By Steven Orlowski
As the focus of many investors shifts away from the BRICs and on to other emerging markets expect the universe of non-BRIC ETFs and mutual funds to continue expanding. With the often mentioned newer acronyms like MIST and the continuing investigation into the next generation emerging markets, commonly referred to as "Frontier Markets", variety will be the flavor of the times.
This past September saw a new addition to the Frontier Market category in the iShares MSCI Frontier 100 Index Fund (FM). FM "seeks investment results that correspond generally to the price and yield performance, before fees and expenses, of the MSCI Frontier Markets 100 Index." The MSCI Frontier 100 Index, according to the MSCI website, is "designed for those facing various obstacles in replicating broader frontier markets indices, the MSCI Frontier Markets 100 Index puts a strong emphasis on tradability through three main features: 1. A minimum liquidity level is required for constituents of the index 2. Only stocks exhibiting sufficient foreign room (foreign room being defined as the proportion of shares still available to foreign investors relative to the maximum allowed) are eligible for inclusion 3. The number of constituents is limited to 100 at the time of an index review."
The index was announced as the underlying for the new fund in a press release from MSCI which stated "we are delighted to have licensed another of our market-leading equity indices to BlackRock for the creation of the iShares MSCI Frontier 100 Index Fund," said Diana Tidd, Managing Director and Head of the MSCI Index Business in the Americas. "As a tradable proxy for its broader parent index, the MSCI Frontier Markets 100 Index aims to cover the largest and most liquid securities across the Frontier Markets."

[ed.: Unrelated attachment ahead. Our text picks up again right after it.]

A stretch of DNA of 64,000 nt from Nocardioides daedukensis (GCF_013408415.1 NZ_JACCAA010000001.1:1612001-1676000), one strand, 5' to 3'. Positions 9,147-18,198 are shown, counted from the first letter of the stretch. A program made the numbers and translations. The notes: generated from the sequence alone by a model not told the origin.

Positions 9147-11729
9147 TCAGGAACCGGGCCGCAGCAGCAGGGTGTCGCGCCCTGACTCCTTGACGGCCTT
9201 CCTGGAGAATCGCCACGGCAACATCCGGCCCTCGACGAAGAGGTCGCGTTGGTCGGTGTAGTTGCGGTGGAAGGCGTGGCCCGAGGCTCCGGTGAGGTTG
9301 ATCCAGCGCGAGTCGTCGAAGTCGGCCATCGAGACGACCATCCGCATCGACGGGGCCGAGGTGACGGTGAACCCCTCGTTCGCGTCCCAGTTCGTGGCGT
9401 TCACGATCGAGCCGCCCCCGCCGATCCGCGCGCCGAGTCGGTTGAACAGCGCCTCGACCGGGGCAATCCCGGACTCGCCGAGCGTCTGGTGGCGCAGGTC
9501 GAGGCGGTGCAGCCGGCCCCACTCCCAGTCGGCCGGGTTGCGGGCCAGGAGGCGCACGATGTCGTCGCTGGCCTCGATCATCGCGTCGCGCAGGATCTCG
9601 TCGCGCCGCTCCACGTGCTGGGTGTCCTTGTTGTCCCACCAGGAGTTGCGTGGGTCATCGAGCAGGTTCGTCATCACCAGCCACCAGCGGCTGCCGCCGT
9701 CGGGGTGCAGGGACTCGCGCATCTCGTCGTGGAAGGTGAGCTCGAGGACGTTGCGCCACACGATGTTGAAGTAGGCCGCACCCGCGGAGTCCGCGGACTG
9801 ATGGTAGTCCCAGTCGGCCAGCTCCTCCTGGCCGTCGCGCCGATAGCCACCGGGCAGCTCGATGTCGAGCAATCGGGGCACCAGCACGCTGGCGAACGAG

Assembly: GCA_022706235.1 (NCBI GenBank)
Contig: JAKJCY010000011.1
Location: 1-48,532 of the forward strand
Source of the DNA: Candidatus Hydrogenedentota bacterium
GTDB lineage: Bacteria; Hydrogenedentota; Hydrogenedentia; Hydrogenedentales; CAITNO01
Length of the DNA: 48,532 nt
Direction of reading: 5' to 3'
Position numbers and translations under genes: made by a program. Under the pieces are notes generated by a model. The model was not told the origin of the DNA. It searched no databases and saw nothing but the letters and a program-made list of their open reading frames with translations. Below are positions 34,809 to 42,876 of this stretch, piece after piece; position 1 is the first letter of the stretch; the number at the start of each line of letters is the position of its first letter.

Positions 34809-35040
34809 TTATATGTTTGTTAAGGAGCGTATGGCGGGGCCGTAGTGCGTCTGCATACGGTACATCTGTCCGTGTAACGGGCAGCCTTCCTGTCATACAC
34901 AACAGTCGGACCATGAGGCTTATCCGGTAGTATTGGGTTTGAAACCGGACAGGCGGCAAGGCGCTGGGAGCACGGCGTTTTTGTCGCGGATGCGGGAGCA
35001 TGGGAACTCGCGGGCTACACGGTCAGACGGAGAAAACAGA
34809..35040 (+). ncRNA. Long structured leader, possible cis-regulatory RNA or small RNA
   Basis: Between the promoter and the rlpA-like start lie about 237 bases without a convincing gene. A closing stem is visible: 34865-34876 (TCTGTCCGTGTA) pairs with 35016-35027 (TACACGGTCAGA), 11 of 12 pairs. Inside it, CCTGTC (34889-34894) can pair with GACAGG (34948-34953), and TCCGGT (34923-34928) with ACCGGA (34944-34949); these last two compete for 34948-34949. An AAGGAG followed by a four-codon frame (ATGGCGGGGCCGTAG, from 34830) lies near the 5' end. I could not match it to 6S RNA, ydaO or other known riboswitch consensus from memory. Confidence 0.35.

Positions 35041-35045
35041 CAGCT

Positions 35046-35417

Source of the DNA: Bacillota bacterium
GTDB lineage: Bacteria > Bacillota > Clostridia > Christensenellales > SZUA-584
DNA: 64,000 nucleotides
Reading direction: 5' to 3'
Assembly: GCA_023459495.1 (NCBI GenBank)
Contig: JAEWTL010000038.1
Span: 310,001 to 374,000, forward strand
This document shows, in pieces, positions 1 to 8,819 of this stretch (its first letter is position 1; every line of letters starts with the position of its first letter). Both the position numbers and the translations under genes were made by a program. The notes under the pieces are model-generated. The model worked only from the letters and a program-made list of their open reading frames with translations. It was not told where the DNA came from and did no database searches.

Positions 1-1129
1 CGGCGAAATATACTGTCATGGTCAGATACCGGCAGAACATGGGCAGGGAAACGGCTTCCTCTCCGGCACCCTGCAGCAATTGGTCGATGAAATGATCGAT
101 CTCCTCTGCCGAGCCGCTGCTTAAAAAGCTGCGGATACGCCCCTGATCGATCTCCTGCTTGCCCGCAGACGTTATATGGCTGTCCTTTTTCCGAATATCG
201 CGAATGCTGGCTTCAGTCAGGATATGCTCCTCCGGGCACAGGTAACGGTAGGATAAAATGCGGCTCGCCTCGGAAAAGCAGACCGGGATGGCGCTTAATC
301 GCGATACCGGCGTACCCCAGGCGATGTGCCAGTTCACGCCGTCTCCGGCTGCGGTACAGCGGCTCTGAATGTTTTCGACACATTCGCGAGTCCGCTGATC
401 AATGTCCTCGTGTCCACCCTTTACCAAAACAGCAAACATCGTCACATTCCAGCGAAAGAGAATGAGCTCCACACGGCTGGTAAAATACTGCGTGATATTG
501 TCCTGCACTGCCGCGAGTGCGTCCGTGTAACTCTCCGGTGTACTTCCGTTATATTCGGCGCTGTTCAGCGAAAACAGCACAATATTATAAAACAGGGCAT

The top ten countries in the portfolio are as follows: 1. Kuwait 31.83% 2. Qatar 15.11% 3. United Arab Emirates 11.99% 4. Nigeria 11.65% 5. United States 4.97% 6. Pakistan 4.72% 7. Kazakhstan 4.15% 8. Argentina 3.25% 9. Oman 3.11% 10. Bangladesh 2.49%.
The sector breakdown is as follows: 1. Financials 55.70% 2. Telecommunications 15.63% 3. Energy 8.87% 4. Industrials 8.78% 5. Consumer Staples 4.97% 6. Short Term Securities 4.97% 7. Materials 2.99% 8. Utilities 1.41% 9. Health Care 0.47%.
This new ETF goes head-to-head with other Frontier Market funds. A most obvious comparison would be the Guggenheim Frontier Markets ETF (FRN). While the ETFs have similar sounding names the funds are quite different.
FRN is concentrated in many different countries than FM. It's country allocation is as follows: 1. Chile 42.62 % 2. Colombia 14.40 % 3. Egypt 11.32 % 4. Peru 9.05 % 5. Argentina 7.15 % 6. Kazakhstan 5.18 % 7. Nigeria 4.36 % 8. Lebanon 9. 1.86 % 10. Oman 1.59 % 11. Ukraine 1.09 %.
69% of FRN is in South America while FM doesn't hold any South American countries except for Argentina at 3.25%.
This highlights a very critical understanding for investors in ETFs and mutual funds. You have to look inside the funds. Many individuals would simply read the name of the fund and flip a coin, assuming they were very similar. They are not.
FM is still very young and illiquid but a welcome addition to this burgeoning ETF category. Stay tuned to Emerging Money and we will keep you updated on the new, interesting and beneficial fund developments in emerging markets.